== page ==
• @StephanKolassa No, this interval (and the associated distribution) forms the likelihood. Our prior is separate. – Simon Kuang Jun 20 '15 at 6:58
• @SimonKuang: yes, you are right, my mistake. Unfortunately, I don't have the time to go through this at this time, but if you do this, please post what you find! – Stephan Kolassa Jun 20 '15 at 14:06

A small simulation exercise to illustrate whether the answer by @soakley works:

# Set the number of trials, M
M=10^6
# Set the true mean for each trial
mu=rep(0,M)
# Set the true standard deviation for each trial
sd=rep(1,M)
# Set counter to zero
count=0
for(i in 1:M){
# Control the random number generation so that the experiment is replicable
set.seed(i)
# Generate one draw of a normal random variable with a given mean and standard deviation
x=rnorm(n=1,mean=mu[i],sd=sd[i])
# Estimate the lower confidence bound for the population mean
lower=x-9.68*abs(x)
# Estimate the upper confidence bound for the population mean
upper=x+9.68*abs(x)
# If the true mean is within the confidence interval, count it in
if( (lower<mu[i]) && (mu[i]<upper) ) count=count+1
}
# Obtain the percentage of cases when the true mean is within the confidence interval
count_pct=count/M
# Print the result
print(count_pct)
 1


Out of one million random trials, the confidence interval includes the true mean one million times, that is, always. That should not happen in case the confidence interval was a 95% confidence interval.

So the formula does not seem to work... Or have I made a coding mistake?

Edit: the same empirical result holds when using $(\mu, \sigma)=(1000,1)$;
however, it is $0.950097 \approx 0.95$ for $(\mu, \sigma)=(1000,1000)$ -- thus pretty close to the 95% confidence interval.

• Indeed, for $\mu$ not equal to 0, this is useful (and +1 for providing the code in the first place!). I just meant that for $\mu = 0$, it's a foregone conclusion that 0 will always be captured. – Wolfgang Jun 19 '15 at 13:13
• (@Wolfgang) This is not the way to test a confidence interval. The definition does not require that the $\alpha$-level CI covers the mean $1-\alpha$ of the time in every case: it requires only that (a) has at least that much coverage in every case and (b) it approximates that coverage in some cases. Thus, for your approach to be valid and convincing you would have to search a large number of possibilities. Try sim <- function(rho, n.iter=1e5, sigma=1, psi=9.68) { mu <- runif(n.iter, 0, sigma) * rho; x <- rnorm(n.iter, mu, sigma); mean(p <- abs(x - mu) <= psi * abs(x)) }; sim(1.75) – whuber Jun 19 '15 at 13:25
• I understand the point you are trying to make, but I strongly disagree with the statement that "this is not the way to test a confidence interval". In the definition/construction of a CI, the parameter is a fixed constant. In your simulation, $\mu$ keeps changing. For fixed $\mu$, if the method truly gives a 95% CI, then it should cover $\mu$ in 95% of the cases. It doesn't. Also, even with your construction, sim(0.1) yields a coverage very close to 1 (of course, now we are getting closer again to $\mu$ being fixed at 0). – Wolfgang Jun 19 '15 at 13:37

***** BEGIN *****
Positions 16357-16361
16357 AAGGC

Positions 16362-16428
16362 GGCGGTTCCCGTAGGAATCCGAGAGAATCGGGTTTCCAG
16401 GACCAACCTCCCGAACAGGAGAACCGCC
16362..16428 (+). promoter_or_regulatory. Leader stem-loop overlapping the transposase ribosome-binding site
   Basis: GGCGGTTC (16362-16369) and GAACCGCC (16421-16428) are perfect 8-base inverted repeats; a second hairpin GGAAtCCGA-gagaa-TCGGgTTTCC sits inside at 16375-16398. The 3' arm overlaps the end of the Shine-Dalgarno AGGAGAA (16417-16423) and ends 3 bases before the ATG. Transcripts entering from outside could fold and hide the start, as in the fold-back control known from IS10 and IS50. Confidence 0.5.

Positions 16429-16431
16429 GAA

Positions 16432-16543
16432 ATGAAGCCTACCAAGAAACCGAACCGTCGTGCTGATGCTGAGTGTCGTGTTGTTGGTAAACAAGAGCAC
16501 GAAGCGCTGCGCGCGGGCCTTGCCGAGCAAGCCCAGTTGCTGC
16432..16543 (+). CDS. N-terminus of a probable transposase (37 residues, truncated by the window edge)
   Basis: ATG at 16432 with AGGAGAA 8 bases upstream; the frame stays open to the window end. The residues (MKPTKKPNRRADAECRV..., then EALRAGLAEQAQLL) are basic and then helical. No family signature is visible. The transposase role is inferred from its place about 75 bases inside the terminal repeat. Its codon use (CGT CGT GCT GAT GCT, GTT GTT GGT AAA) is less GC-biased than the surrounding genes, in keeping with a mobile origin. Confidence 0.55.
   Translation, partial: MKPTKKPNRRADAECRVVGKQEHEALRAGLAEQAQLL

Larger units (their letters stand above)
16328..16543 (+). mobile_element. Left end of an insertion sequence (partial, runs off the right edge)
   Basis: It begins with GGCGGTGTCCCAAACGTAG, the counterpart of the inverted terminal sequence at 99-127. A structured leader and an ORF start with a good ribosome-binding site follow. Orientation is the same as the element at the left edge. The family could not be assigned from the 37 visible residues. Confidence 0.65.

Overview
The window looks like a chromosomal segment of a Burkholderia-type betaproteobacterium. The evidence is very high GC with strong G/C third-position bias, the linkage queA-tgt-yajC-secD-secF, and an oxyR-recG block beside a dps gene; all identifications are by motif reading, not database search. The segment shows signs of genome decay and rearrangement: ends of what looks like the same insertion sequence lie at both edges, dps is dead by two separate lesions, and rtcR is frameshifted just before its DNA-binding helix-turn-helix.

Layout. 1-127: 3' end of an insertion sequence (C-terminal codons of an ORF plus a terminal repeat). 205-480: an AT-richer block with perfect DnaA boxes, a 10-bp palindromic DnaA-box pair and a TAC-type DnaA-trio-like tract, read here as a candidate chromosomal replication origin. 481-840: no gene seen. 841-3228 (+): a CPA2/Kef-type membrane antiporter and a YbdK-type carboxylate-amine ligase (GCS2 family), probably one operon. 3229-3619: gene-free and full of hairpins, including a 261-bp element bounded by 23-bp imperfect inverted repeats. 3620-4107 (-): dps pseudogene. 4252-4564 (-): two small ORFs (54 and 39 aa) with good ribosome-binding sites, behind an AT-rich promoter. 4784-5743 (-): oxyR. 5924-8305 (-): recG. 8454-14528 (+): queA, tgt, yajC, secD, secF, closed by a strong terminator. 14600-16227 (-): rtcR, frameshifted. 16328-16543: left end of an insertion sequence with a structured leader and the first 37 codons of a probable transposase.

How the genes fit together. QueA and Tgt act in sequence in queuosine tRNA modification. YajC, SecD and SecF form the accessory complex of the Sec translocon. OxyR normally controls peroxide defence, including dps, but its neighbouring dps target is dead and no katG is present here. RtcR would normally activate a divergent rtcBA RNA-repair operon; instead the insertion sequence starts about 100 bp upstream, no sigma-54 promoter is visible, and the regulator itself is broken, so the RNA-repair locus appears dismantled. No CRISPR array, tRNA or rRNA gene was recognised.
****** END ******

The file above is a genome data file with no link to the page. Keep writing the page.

• @Wolfgang check the definition used by paper quoted, it is: $P(X - \zeta |X| \leq \mu \leq X + \zeta |X|) \geq 1 - \alpha$, i.e. the probability that $\mu$ is in the interval is at least 0.95. – Tim Jun 19 '15 at 17:45
• Again, $\mu$ is a constant. So, it's perfectly fine to simulate with $\mu = 0$. Of course, then coverage must be 1. The method provides a CI that has at least 95% coverage and the example shows (whether by simulation or via reasoning) that in some conditions, coverage could be as high as 100%. So, it's not a 95% CI. It's still a pretty clever method for drawing some kind of inference from so little information. – Wolfgang Jun 20 '15 at 7:13

See Edelman, D (1990) 'A confidence interval for the center of an unknown unimodal distribution based on a sample size one' The American Statistician, Vol 44, no 4. Article covers the Normal and Nonparametric cases.

• Welcome to Stats.SE. Can you please edit you answer to expand it, in order to include the main points of the book you cite? It will be more helpful both for the original poster and for other people searching in this site. By the way, take the opportunity to take the Tour, if you haven't done it already. See also some tips on How to Answer, on formatting help and on writing down equations using LaTeX / MathJax. – Ertxiem - reinstate Monica Oct 16 '19 at 18:23
• Welcome to our site, David. Your contribution, as author of that article (which I believe has been cited in several threads here), is greatly appreciated, so any perspective or comments you can provide in this answer would be most welcome. – whuber Oct 16 '19 at 21:36